By Michael Gorman
In my meetings with dozens of financial institutions in North America and Europe over the past six months, I have observed that after a slow start, the pace of MiFID II impact assessments, particularly among Tier 1 banks, has increased. These organizations have recognized the potential negative impact of non-compliance and are now looking to implement third-party solutions, like the Data-as-a-Service platform offered by Kx.
One of the more impactful changes from MiFID I to MiFID II has emerged as the Systematic Internaliser rules. In a move to improve price transparency, the criteria for Systematic Internalisers has become much more stringent, and at the same time, the new rules require collection and analyses of vastly greater amounts of multi-asset data from across all trading desks.
In this article I address some of the key issues that are emerging as financial institutions begin to take the first steps toward addressing the challenges of the MiFID II Systematic Internaliser rules.
Systematic Internaliser Definition and Assessment
The concept of a Systematic Internaliser is not new. The framers of MiFID I saw great potential in the regime—but it never appeared. As of this writing, eleven investment firms are currently registered as Systematic Internalisers under MiFID I. By January 3, 2018, this number will shoot through the roof, as many, many more firms will find themselves within the new Systematic Internaliser thresholds in equities and, with MiFID II’s expansion, non-equities.
Numbers won’t be the only change. The regime will become more complex and place additional regulatory responsibilities on Systematic Internalisers, particularly in trade transparency. Those responsibilities in turn will create implementation challenges, particularly when it comes to IT change.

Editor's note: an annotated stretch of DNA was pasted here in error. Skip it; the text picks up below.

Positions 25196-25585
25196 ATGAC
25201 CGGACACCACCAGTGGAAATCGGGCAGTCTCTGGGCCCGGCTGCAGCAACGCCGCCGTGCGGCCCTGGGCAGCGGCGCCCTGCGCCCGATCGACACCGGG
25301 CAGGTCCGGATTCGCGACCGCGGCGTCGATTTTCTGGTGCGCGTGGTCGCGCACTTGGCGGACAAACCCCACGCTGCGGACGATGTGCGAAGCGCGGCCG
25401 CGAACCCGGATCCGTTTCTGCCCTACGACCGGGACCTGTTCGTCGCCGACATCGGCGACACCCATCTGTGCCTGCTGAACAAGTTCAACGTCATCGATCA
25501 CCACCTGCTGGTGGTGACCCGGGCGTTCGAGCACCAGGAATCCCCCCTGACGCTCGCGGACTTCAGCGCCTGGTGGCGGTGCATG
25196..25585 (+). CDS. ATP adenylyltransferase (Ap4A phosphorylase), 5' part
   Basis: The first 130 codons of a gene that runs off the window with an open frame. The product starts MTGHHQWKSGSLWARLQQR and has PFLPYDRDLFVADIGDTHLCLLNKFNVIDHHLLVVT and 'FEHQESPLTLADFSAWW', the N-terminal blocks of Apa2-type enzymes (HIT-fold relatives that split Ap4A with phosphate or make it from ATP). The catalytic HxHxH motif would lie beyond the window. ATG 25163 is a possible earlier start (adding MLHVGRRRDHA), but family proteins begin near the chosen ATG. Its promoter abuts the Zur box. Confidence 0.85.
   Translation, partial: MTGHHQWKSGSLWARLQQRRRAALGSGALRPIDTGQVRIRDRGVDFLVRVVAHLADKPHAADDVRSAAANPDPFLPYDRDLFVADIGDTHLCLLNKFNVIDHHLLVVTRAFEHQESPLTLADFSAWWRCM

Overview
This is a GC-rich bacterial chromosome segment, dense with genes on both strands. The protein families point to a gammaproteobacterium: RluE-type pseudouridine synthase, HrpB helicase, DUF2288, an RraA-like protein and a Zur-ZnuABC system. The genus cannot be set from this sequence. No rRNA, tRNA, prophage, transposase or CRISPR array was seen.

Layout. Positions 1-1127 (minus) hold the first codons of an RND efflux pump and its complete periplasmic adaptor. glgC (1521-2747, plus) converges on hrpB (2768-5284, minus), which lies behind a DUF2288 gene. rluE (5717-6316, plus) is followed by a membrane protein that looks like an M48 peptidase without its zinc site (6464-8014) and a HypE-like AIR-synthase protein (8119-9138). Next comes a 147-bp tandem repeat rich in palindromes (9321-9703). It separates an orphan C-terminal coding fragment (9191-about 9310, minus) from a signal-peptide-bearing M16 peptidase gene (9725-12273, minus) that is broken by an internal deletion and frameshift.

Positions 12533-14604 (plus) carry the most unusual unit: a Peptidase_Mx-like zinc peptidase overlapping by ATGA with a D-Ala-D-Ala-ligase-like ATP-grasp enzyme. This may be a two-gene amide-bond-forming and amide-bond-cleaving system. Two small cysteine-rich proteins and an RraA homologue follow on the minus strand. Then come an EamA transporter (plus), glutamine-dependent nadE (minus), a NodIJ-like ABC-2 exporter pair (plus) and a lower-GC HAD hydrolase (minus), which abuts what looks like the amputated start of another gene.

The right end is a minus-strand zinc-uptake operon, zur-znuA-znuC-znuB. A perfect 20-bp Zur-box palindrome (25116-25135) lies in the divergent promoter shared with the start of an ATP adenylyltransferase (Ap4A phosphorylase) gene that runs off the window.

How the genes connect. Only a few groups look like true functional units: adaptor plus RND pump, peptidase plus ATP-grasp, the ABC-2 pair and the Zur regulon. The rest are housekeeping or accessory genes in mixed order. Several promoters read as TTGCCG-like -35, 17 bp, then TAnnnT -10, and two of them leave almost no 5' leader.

Armed with impact assessments and business requirements, firms are now delving into the systems changes necessary, and the types of different datasets included. A ‘look under the bonnet’ has shocked many firms, which didn’t realize the level of IT changes and the new categories of data they will need to collect and analyze. As the ‘go-live’ date approaches, it’s time to convert that shock into action.
Monitoring Systematic Internaliser Status
Given the increased transparency requirements of being a Systematic Internaliser, many firms naturally have decided for commercial and business reasons not to become a Systematic Internaliser in particular instruments. The consequences of inadvertently becoming a Systematic Internaliser are unforgiving: pre-trade transparency under Article 18 and more frequent post-trade reporting requirements. What’s more, the European Union-wide trading data is not static: the number of trades in a financial instrument, for example, can change quarterly, affecting the calculation of ‘frequent and systematic.’
In terms of granularity, firms will need to monitor activity per the most granular sub-classes provided in RTS 2. For fixed-income, this is particularly interesting and challenging. The European Securities and Markets Authority (ESMA) recently said in a Q&A:
“[W]here an investment firm passes the relevant thresholds in a bond it will be considered to be a systematic internaliser in all bonds belonging to the same class of bonds according to table 2.2. of Annex III of RTS 2 issued by the same entity, or by any entity within the same group.”
For firms who don’t want to be a Systematic Internaliser, they must have a means for measuring exposure to all bonds within a particular class issued by the same entity or group. In the case of corporate bonds, linking all companies in large, global multinational firms can be quite challenging. Consider Fiat Chrysler Automobiles NV whose two main subsidiaries oversee dozens of smaller companies, many of whom issue bonds. Good reference data management will be a critical part of any Systematic Internaliser monitoring solution.